Movie Birthdays: November 13

Birthday wishes go out to Producer Garry Marshall (1934); character actor Tom Atkins (1935); onscreen tough guy Joe Mantegna (1947); EGOT winner Whoopi Goldberg (1949); Zen Flakemaster Steve Zahn (1967); and professional Shouty Man Gerard Butler (1969). Happy birthday, one and all!

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NEW YORK, NY - DECEMBER 07:  Garry Marshall attends the "New Year's Eve" premiere at the Ziegfeld Theatre on December 7, 2011 in New York City.  (Photo by Stephen Lovekin/Getty Images)

Halloween Review: Halloween III — Season of the Witch

Review by Rob Vaux
Starring: Tom Atkins, Dan  O’Herlihy, Stacey Nelkin, Michael Currie, Ralph Strait and Jadeen Barbor
Directed by: Tommy Lee Wallace
Running time: 98 Minutes
Year of release: 1982
(Note: This review originally appeared on Mania.com. With the demise of that site, I’m reposting it here for general edification and amusement. Incidentally, the film opened 33 years ago this very day.)

I’m not sure we’d be talking about Halloween III: Season of the Witch without that misleading Number 3 in the title. This is not a Halloween movie, just a Halloween movie. There’s no Michael Myers, no Dr. Loomis and no Laurie Strode. The producers slid a completely different film into the franchise to boost its profile, turning an otherwise unremarkable effort into a unique cinematic curiosity. In and of itself, it’s kind of a disaster. Throw it in with one of slasher-dom’s signature franchises, however, and the Funky Factor makes it worth some attention.

It certainly features a clever hook, though it doesn’t exploit it the way a truly great horror movie might. A crazed Irish businessman – and really, is there any other kind? – hits upon the prank to end all pranks, courtesy of some old-school witchcraft and a series of bestselling monster masks produced in his coastal California factory. An alcoholic doctor (Tom Atkins) catches brief wind of the plot after treating a patient clutching one of the masks in his hands. Why doesn’t he go to the police? No reason, except that they might have more luck than he does, and what fun would that be?

The cheerfully ridiculous story includes robot duplicates, suicide killers, a smuggled chunk of Stonehenge and the most annoyingly catchy fake commercial ever conceived. As high camp, it works brilliantly. As a legitimate horror film – certainly one connected however tangentially to the immortal John Carpenter original – it continually trips over its own shoelaces. The storyline makes no rational sense, and director Tommy Lee Wallace coats it in that uniquely 80s low-budget sheen that betrays the film’s grindhouse roots. A few money shots score, notably the first big reveal of the masks in action, but most of it hinges on Atkins’ willingness to take it all seriously rather than snicker up his sleeve with the rest of us.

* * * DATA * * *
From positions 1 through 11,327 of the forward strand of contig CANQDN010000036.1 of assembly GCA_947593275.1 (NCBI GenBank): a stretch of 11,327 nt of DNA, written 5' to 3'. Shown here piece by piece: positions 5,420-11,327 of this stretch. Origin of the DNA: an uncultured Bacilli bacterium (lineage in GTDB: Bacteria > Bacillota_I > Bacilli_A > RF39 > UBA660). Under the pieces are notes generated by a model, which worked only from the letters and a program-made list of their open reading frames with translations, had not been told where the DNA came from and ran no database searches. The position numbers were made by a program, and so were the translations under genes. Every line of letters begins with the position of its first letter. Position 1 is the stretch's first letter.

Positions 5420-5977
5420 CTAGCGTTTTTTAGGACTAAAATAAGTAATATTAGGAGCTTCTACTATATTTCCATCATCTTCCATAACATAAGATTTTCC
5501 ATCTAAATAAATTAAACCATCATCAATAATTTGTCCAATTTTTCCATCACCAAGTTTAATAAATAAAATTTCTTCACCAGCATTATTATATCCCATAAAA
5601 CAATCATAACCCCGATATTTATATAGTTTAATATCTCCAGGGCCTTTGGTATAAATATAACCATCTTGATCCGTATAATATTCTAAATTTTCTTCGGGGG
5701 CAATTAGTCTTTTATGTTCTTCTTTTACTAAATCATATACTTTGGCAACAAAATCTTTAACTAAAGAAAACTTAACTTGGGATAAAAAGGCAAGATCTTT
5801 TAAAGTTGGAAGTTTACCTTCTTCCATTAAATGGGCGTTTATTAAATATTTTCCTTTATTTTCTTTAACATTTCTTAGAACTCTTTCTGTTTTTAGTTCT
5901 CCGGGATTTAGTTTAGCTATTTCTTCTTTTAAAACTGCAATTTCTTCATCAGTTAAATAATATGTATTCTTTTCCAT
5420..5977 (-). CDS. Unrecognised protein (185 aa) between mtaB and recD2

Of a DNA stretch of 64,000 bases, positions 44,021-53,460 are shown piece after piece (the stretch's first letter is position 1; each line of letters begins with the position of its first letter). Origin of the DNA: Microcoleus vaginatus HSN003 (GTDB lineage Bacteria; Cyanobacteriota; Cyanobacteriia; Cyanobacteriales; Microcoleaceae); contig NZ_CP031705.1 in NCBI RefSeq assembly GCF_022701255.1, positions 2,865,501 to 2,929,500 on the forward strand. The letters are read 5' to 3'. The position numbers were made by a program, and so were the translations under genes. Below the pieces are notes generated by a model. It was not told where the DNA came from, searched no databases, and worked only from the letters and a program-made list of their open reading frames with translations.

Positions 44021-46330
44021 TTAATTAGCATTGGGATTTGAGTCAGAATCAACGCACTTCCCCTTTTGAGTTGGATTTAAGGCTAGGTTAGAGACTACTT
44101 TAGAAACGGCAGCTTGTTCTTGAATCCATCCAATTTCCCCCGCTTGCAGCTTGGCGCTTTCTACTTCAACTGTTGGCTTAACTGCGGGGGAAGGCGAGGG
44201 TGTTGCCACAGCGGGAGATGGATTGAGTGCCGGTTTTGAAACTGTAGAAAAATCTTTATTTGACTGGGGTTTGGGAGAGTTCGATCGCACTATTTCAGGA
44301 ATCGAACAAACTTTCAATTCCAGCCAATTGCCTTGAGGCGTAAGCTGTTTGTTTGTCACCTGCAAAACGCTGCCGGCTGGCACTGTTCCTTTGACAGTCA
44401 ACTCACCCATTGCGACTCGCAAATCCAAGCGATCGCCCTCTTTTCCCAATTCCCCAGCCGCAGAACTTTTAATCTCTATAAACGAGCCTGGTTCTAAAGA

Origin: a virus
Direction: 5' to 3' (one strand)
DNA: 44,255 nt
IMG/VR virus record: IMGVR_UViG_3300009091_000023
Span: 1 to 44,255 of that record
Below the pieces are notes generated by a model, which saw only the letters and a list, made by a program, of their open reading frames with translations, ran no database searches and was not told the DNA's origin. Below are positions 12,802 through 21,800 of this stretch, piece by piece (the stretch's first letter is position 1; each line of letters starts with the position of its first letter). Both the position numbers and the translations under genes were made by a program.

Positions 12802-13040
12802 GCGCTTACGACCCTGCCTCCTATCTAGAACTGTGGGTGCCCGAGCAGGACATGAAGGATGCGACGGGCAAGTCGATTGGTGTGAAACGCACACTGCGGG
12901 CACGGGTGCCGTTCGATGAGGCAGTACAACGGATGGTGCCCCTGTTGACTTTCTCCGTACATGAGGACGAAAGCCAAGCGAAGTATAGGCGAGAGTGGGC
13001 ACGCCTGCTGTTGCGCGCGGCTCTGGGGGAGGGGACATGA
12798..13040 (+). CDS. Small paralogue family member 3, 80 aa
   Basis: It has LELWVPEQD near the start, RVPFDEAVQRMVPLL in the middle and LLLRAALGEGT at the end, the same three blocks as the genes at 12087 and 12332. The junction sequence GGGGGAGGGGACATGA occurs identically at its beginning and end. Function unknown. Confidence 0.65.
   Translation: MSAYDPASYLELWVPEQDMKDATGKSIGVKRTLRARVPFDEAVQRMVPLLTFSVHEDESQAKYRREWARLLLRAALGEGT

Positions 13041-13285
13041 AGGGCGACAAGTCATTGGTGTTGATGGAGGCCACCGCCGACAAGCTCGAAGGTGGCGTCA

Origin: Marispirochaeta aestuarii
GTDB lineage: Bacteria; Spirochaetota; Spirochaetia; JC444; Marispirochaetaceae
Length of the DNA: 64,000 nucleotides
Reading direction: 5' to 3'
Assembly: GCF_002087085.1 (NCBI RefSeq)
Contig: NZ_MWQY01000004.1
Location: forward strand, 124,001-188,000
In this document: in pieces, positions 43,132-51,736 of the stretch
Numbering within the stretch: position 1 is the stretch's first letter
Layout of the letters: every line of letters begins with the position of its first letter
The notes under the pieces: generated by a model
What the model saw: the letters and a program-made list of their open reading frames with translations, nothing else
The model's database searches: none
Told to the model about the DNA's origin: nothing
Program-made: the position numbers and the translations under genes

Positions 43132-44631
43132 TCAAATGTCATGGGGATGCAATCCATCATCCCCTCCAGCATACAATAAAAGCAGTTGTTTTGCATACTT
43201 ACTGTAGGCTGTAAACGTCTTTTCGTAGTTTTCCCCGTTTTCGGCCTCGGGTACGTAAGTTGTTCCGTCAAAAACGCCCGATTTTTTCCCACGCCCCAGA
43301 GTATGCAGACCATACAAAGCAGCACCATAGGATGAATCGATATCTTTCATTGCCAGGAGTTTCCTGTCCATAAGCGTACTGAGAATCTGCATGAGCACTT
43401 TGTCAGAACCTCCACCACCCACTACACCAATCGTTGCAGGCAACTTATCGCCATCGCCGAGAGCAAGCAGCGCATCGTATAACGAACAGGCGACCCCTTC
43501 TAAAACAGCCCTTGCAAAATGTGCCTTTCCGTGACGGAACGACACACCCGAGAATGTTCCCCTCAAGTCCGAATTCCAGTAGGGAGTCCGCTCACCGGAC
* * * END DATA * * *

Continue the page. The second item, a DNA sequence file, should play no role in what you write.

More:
At the same time, its silliness can be a great deal of fun with the right mindset. I stand in awe both of the bizarre ideas it clings to with a fanatic death grip, and the gaping logic holes it miraculously ignores in the process. Nigel Kneale – creator of The Quatermass Experiment – conceived of the screenplay on what I can only assume was a lethal combination of bennies, lighter fluid and Guinness Extra Stout.  It’s really more science fiction than horror, with shades of The Stepford Wives and Invasion of the Body Snatchers jockeying for attention with all the black magic. The futuristic trappings coexist queasily with the Olde Tyme witchcraft. It’s like seeing Gandalf the Grey in an astronaut’s helmet: you can’t ever be comfortable with it, but watching the movie try to make it work constitutes a perverse fascination.

Hard-core horror fans will find more to enjoy here than laymen. It’s great watching Atkins – a veteran character actor normally relegated to supporting roles – play the hero for a change, while Dan O’Herilhy goes gleefully over the top as the devilish industrialist behind it all. A few clever nods to the original Halloween show up as well (such as Jamie Lee Curtis voicing a telephone operator and a fantastic score from Carpenter himself and Alan Howarth), and Wallace maintains the feeling of dark desires beneath it all: some black and forbidden trick that part of us really wants to see played out. Halloween III also adds a very 80s anti-business critique that never really catches hold, but further enhances its strange concoction of ideas.

To top it all off, it sits in the middle of a franchise utterly unconnected to it in any way except the title. Carpenter and his late partner Debra Hill served as producers on the film, and envisioned it as a leap-frog away from the Michael Myers saga. They wanted the Halloween films to become a kind of anthology, with an entirely new Halloween-themed story told with each new movie. It didn’t turn out that way, and more’s the pity: the concept sounds far more interesting than the endless, wretched regurgitation of Michael Myers slasher crap we ultimately received. 1982 produced a lot of horror classics, and fair number of shitty sequels to boot. This one lies somewhere in between: not good by any stretch of the imagination, but weird, unique and even kind of fun in the right mindset.  And where do those qualities feel so much at home, if not on that wonderfully subversive holiday in the title?